(1827-1886) French author whose strong republican views affected his career, sometimes damagingly, and which permeate his work as a whole, giving a mildly transgressive tone to the two tales so far translated into English. Histoire fantastique du célébre Pierrot (1860; trans A G Munro as The Fantastic History of the Celebrated Pierrot 1875) [for subtitles see Checklist below] is a spoofish Tall Tale recounting the triumphant Fantastic Voyage of its eponymous hero, who is far more a Giant-killing Jack than anything resembling the traditional Commedia dell'Arte Pierrot [for Giants, Jack, Commedia dell'Arte and Tall Tale, plus Books and Land of Fable below, see The Encyclopedia of Fantasy under links below]. Assisted by his fairy godmother, Pierrot conquers China and other lands, then retires to his garden. Though clearly far from sf, the gleefully Weapon-heavy narrative makes a clear contribution to nineteenth-century Fantastika.
Assollant's latent affinity with more argued texts is clearer in the case of Les Aventures (merveilleuses mais authentiques) du capitaine Corcoran (1867; trans Sam Miller as The Marvellous (But Authentic) Adventures of Captain Corcoran 2016), whose invincible protagonist – a Superhero avant la lettre who boasts superhuman strength, a grasp of all languages, and the ability to control his tame Bengal tiger through commands that seem almost telepathic – travels to India in 1857 in search of a sacred Book, disrupting en passant, as much as possible, the attempts of the British, which were successful in the real world, to colonize the vastly complex subcontinent (see Imperialism). [JC]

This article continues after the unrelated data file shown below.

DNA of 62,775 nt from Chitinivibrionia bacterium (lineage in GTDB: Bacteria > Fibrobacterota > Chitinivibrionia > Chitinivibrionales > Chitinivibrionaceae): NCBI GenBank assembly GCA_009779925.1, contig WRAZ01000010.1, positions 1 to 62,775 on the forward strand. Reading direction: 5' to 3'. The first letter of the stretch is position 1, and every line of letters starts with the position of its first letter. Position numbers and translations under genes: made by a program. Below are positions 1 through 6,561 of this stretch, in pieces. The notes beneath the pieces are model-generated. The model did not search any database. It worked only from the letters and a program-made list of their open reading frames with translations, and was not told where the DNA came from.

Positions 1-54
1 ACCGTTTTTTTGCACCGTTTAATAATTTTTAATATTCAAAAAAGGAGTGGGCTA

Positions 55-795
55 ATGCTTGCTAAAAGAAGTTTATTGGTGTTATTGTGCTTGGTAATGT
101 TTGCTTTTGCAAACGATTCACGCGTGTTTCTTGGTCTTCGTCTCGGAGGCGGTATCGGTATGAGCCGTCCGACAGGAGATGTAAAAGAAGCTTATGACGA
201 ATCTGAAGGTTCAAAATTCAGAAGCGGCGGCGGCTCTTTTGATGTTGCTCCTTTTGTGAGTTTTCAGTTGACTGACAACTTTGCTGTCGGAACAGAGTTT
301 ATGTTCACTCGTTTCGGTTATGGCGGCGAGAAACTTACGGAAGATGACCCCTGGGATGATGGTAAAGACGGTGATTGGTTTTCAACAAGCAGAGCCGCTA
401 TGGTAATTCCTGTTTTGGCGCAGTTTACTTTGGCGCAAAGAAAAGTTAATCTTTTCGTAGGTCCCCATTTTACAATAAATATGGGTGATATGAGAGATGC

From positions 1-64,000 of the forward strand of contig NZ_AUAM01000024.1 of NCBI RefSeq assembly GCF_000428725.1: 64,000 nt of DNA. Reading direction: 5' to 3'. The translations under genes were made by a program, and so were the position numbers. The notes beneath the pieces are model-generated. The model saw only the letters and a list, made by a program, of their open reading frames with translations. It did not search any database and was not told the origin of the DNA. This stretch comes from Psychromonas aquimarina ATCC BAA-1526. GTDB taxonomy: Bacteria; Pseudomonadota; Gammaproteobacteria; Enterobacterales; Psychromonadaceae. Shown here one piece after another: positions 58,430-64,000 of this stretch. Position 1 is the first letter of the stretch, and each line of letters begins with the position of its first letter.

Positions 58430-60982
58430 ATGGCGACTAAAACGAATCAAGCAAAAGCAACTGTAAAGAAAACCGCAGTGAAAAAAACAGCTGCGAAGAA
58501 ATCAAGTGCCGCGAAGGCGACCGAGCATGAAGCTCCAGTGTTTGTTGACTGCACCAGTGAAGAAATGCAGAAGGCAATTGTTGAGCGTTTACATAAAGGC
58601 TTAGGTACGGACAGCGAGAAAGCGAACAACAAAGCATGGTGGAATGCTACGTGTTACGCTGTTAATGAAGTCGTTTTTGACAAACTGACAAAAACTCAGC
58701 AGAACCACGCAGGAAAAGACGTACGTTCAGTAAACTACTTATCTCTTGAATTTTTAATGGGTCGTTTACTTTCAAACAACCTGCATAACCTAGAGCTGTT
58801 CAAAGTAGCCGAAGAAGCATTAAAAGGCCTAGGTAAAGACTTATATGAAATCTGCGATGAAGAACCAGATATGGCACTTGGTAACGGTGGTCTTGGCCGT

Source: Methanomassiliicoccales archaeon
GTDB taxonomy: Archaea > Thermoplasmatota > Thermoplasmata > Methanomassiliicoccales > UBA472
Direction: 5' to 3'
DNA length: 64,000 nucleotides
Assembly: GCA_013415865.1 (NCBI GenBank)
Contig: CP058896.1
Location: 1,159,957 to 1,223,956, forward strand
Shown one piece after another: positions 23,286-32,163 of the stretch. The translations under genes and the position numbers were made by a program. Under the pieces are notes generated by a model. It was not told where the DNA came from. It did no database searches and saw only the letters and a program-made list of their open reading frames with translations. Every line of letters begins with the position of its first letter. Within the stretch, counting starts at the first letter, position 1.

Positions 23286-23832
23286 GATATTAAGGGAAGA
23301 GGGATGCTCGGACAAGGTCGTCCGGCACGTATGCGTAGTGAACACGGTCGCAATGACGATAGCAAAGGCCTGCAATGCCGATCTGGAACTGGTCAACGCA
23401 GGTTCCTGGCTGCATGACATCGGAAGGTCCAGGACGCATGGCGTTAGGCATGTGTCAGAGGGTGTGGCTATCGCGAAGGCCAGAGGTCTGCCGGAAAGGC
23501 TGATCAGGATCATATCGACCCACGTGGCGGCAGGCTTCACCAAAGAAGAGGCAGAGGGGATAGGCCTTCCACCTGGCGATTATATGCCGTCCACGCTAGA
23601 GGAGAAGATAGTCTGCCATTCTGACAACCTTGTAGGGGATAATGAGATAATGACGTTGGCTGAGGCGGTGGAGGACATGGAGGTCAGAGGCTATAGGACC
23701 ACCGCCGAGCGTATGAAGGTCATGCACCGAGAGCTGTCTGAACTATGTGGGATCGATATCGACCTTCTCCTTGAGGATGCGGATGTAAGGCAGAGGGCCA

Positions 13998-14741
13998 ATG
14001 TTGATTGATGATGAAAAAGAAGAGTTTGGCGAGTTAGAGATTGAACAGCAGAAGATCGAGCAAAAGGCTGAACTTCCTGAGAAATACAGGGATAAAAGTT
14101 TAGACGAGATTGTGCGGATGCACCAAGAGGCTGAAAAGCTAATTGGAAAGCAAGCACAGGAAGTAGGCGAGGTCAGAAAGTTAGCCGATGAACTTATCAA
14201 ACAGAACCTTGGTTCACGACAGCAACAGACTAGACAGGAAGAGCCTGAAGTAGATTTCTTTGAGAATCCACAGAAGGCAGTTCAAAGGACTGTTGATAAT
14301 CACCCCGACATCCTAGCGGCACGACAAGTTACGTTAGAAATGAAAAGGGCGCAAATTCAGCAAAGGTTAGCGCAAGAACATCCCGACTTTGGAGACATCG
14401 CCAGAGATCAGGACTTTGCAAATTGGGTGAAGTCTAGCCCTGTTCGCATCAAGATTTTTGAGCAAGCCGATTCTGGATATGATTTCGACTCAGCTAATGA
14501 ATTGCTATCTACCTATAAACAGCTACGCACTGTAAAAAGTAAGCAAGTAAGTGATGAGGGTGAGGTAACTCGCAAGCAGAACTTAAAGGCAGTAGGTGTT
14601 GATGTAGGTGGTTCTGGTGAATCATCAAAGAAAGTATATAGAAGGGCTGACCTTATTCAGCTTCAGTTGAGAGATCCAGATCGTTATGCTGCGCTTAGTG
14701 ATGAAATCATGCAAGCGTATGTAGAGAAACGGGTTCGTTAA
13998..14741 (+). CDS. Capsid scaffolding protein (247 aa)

born Aubusson, Creuse, France: 20 March 1827
died Paris: 3 March 1886
works (highly selected)
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